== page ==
The following is a timeline of events in the discovery of Topamax symptoms of side effects (birth defects) in infants:
1979 – Topamax is developed by Ortho-McNeil Neurologics and Noramco, Inc. – both divisions of Johnson & Johnson
1996 – Topamax is approved for treatment of epileptic seizures
1997 – Study by North American Antiepileptic Drug (NAAED) Pregnancy Registry begins
2001 – Possible link between Topamax and blindness or glaucoma
2004 – Topamax is approved for treatment of migraine headaches
2006 – Generic topiragen is approved
2008 – (April) Link between Topamax and birth defects (cleft palate) – study published in American Academy of Neurology
2009 – Topamax patent expires and generic forms of the drug flood the marketplace
2010 – (March) Off-label promotion of Topamax results in Whistleblower lawsuits and $80 million in settlements
2011 – The North American Antiepileptic Drug Pregnancy Registry finds that 1.4 percent of infants exposed to topiramate during the first trimester — or about 1 of every 65 infants develop cleft lip and/or palate. Those findings confirm data being reported by officials in the United Kingdom.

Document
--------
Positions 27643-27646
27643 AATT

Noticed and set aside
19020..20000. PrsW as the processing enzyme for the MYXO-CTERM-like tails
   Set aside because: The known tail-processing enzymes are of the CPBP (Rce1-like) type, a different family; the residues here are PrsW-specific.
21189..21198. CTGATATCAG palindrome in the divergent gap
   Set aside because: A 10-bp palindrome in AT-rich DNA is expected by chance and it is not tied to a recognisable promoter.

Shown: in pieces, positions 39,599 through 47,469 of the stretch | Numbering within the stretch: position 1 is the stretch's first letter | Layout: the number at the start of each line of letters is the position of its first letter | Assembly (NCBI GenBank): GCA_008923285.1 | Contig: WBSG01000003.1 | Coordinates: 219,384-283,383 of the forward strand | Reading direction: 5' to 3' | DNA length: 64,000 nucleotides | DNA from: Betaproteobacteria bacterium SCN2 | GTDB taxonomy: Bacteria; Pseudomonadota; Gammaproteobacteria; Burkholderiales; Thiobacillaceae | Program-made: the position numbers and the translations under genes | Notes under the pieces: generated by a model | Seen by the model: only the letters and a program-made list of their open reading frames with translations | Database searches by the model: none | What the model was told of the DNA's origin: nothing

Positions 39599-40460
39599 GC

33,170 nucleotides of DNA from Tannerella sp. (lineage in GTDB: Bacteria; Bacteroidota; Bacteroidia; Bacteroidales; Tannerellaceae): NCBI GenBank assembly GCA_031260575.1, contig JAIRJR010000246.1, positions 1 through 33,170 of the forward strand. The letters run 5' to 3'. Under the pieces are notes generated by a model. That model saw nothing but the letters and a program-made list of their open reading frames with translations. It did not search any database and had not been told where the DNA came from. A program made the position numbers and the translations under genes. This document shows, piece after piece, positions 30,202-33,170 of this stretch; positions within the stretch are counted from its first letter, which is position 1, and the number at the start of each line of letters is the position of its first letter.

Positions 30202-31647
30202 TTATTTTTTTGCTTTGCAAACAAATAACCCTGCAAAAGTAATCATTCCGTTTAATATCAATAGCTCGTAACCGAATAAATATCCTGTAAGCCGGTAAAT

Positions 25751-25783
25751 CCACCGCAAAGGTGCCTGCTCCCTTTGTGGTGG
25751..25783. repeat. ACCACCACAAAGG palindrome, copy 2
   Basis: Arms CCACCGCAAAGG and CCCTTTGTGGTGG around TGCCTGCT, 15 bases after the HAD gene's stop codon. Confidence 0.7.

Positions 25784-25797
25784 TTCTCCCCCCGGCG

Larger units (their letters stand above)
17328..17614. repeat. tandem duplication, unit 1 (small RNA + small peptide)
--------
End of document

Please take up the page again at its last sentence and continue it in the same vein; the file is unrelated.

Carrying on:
2011 – (March 4) FDA warning changed to category D, which means: “There is positive evidence of human fetal risk based on adverse reaction data from investigational or marketing experience or studies in humans, but potential benefits may warrant use of the drug in pregnant women despite potential risks.” This information was taken from Drugs.com list of FDA category ratings.